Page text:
PolitiFact on Tuesday confirmed NewsBusters' claim that Democrat strategist Donna Brazile badly misrepresented the Oil Pollution Act of 1990 while a guest on Sunday's "This Week."
As NewsBusters reported that day, Brazile said in defense of President Obama's pathetic response to the Gulf Coast oil spill, "The administration has been constrained by the Oil Pollution Act of 1990, which basically gives the responsible party the lead role in trying to not only fix the problem, but contain the problem."
With quotes from the Act itself, NewsBusters demonstrated that OPA actually INCREASED the President's authority when oil spills impact our nation NOT decreased it.
With the suggestion of ABC's Jake Tapper via Twitter, I sent PolitiFact Sunday's NewsBusters piece. On Tuesday, the fact-checking website declared Brazile's comments "false":
The Oil Pollution Act of 1990 was passed in the aftermath of the Exxon Valdez spill in Prince William Sound in 1989. The law was designed to better coordinate the government response to a major oil event, and to set penalties for companies responsible. It was approved by Congress and signed into law on Aug. 18, 1990.
In general, it gives the president more authority in an oil event, not less.
"When responding to a spill, many considered the lines of responsibility under the pre-OPA regime to be unclear, with too much reliance on spillers to perform proper cleanup," according to a Congressional Research Service report. "OPA strengthened and clarified the federal government's role in oil spill response and cleanup."
The Oil Pollution Act included amendments to the Clean Water Act to provide the president three options in the wake of an oil event, the Congressional Research Service concluded. The president could:
- Perform cleanup immediately ("federalize" the spill);
- Monitor the response efforts of the spiller;
- Or, direct the spiller's cleanup activities.
The Environmental Protection Agency describes the OPA this way:
"The OPA improved the nation's ability to prevent and respond to oil spills by establishing provisions that expand the federal government's ability, and provide the money and resources necessary, to respond to oil spills."
[H]er interpretation of the Oil Pollution Act of 1990, is incorrect. She said the law "basically gives the responsible party the lead role in trying to not only fix the problem, but contain the problem." In fact, the Oil Pollution Act specifcially [sic] gives the federal government the authority to decide who's in charge of the clean-up -- the polluter or the government. The company, in this case BP, will pay for the clean-up response. But the federal government can give the orders if it chooses. We rate Brazile's statement False.
For the record, here's what Brazile said Sunday:
ROBERT REICH: But the present spectacle of the Coast Guard asking BP to speed up this clean-up is absurd. I mean, the federal government needs to be in charge. The president needs to be in charge of this. Use BP's expertise. Use BP's resources. But the president must be in charge of all of this. Otherwise, he looks like he's just standing on the sidelines.
DONNA BRAZILE: Well, the administration has been constrained by the Oil Pollution Act of 1990, which basically gives the responsible party the lead role in trying to not only fix the problem, but contain the problem. That has been the problem from day one. They've waited for BP to come up with the answers, and we know that BP continues to mislead people.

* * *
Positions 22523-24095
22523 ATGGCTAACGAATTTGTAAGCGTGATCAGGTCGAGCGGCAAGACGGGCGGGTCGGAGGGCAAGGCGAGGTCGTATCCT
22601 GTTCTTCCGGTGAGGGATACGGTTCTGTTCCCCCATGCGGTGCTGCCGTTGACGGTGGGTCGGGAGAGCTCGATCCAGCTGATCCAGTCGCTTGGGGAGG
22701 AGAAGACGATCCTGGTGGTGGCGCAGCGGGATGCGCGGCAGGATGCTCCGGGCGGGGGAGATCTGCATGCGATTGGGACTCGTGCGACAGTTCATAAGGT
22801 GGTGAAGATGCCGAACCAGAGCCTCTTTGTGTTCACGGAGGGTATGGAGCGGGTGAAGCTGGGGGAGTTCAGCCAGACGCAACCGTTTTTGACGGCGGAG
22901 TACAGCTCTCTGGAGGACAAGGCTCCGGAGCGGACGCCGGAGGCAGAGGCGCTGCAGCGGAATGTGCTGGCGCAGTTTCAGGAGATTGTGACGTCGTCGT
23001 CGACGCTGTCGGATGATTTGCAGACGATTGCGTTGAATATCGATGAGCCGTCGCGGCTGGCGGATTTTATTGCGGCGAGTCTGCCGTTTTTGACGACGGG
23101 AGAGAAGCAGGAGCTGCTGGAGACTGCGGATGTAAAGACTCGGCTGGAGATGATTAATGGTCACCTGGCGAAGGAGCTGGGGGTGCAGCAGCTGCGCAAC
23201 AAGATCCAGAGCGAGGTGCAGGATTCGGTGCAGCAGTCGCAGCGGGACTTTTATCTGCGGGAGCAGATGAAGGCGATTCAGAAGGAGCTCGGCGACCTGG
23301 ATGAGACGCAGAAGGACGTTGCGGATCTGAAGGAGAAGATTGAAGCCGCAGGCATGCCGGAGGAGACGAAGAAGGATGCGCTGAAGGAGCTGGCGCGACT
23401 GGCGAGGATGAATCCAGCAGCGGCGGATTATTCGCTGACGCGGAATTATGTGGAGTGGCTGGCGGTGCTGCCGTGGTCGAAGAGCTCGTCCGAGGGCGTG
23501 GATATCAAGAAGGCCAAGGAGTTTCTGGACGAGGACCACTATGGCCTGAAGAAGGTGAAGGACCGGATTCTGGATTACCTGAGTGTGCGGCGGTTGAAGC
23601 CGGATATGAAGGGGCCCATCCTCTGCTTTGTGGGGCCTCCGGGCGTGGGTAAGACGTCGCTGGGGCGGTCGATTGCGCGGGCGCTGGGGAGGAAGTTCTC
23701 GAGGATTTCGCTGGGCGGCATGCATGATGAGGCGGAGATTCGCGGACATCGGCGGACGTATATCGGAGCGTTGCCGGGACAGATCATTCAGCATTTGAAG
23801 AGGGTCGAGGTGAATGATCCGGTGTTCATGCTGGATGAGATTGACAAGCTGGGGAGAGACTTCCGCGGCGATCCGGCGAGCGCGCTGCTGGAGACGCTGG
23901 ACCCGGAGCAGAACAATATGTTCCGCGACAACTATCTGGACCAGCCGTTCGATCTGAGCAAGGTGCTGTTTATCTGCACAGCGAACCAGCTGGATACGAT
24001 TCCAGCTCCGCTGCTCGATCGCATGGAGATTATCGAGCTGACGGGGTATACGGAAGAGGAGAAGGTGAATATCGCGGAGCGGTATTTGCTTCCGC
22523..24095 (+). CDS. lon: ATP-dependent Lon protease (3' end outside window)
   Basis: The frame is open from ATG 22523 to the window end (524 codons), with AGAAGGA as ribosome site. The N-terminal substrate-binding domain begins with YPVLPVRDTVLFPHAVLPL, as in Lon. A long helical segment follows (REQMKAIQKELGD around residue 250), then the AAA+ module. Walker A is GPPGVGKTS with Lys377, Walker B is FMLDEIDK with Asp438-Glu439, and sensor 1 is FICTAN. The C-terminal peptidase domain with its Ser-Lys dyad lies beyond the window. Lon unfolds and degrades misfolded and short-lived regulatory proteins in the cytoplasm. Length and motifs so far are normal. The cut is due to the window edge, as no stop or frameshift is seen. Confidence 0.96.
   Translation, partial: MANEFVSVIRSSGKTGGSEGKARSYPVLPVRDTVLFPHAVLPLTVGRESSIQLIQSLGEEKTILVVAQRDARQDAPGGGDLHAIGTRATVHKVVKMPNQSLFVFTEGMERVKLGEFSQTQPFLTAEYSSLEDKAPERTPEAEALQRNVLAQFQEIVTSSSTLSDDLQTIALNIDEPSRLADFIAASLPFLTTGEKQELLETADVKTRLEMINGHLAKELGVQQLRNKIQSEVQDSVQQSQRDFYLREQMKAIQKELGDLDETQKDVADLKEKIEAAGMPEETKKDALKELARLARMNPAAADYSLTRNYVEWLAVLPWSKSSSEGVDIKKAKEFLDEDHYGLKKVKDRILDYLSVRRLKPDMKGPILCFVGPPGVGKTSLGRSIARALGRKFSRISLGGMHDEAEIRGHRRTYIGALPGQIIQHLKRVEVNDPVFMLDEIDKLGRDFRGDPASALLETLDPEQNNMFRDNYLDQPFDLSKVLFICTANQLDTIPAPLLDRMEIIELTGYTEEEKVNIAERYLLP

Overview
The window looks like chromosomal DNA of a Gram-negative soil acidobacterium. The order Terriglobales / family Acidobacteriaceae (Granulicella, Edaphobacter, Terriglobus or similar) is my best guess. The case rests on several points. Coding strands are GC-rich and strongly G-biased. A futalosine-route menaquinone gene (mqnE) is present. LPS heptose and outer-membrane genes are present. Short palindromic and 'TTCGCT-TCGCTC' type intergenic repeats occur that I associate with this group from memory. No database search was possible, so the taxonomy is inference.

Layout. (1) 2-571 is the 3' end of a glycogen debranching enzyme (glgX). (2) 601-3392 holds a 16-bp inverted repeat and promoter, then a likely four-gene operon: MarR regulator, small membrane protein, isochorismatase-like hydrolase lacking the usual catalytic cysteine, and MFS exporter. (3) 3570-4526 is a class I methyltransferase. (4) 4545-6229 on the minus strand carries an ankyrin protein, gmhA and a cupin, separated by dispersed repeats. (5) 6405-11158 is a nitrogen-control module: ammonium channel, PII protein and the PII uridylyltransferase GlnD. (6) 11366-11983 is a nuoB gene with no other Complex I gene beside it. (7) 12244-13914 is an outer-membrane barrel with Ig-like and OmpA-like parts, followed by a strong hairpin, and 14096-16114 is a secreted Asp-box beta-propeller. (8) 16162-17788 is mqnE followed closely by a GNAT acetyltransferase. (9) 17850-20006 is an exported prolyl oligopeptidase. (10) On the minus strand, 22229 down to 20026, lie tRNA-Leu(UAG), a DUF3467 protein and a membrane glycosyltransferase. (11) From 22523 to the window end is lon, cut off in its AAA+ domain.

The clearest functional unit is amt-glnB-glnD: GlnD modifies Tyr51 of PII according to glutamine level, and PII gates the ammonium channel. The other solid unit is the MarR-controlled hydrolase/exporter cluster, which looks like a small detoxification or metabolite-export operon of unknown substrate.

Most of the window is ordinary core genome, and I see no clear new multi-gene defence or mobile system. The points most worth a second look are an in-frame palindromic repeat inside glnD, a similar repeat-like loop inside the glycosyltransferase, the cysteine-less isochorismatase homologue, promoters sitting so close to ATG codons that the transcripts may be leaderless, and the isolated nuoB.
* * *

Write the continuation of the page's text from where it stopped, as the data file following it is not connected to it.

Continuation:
Adding insult to injury, PolitiFact on Tuesday also looked at Brazile's "This Week" claim that 90 percent of the people in Arkansas love Bill Clinton:
That number seemed high, so we e-mailed Brazile to ask her source. She replied that she was referring to the "base of the Democratic party" and not ALL people. It was a Democratic run-off and I did not set it up right (in the comment on the show) because we had so many races to cover."
Brazile said she was sorry about not providing the context and that she thought it was clear she was talking about Democratic primary voters.
But we watched the clip and thought many people might think she meant Clinton was popular with 90 percent of all people in Arkansas.
His nationwide numbers are significantly lower. In a CNN/Opinion Research Corporation poll dated from October 2009, 64 percent of those polled said that they had a favorable opinion of Clinton. We would expect him to be more popular in his home state, but we doubt his popularity would be 26 points higher. Brazile acknowledged that would be highly unlikely "in this highly charged partisan environment."
But for Democratic primary voters, Brazile is on solid ground. She sent us a poll from Lake Research Partners of likely Democratic primary voters in Arkansas that found 86 percent had a favorable approval rating of Clinton.
So Brazile was very close with her number, but she left out an important detail -- that it applied only to Democratic primary voters. Still, it was made in the context of a discussion about the Democratic primary. So we find her claim Half True.
So, in one roughly 20-minute segment, Brazile said a complete falsehood and one half-truth.
Makes you wonder why ABC News tolerates such an obviously shameless pol.
But more than this, as was reported Sunday, someone on that panel should have challenged Brazile for her obvious misrepresentation of the OPA.
If programs like "This Week" are going to invite on strategists that are stretching the truth to advance politicians and/or an agenda they support, it is essential that someone is immediately available to correct the falsehood so that it doesn't become a "fact" in many viewers' minds.
Anything less should be totally unacceptable to all involved in such programs.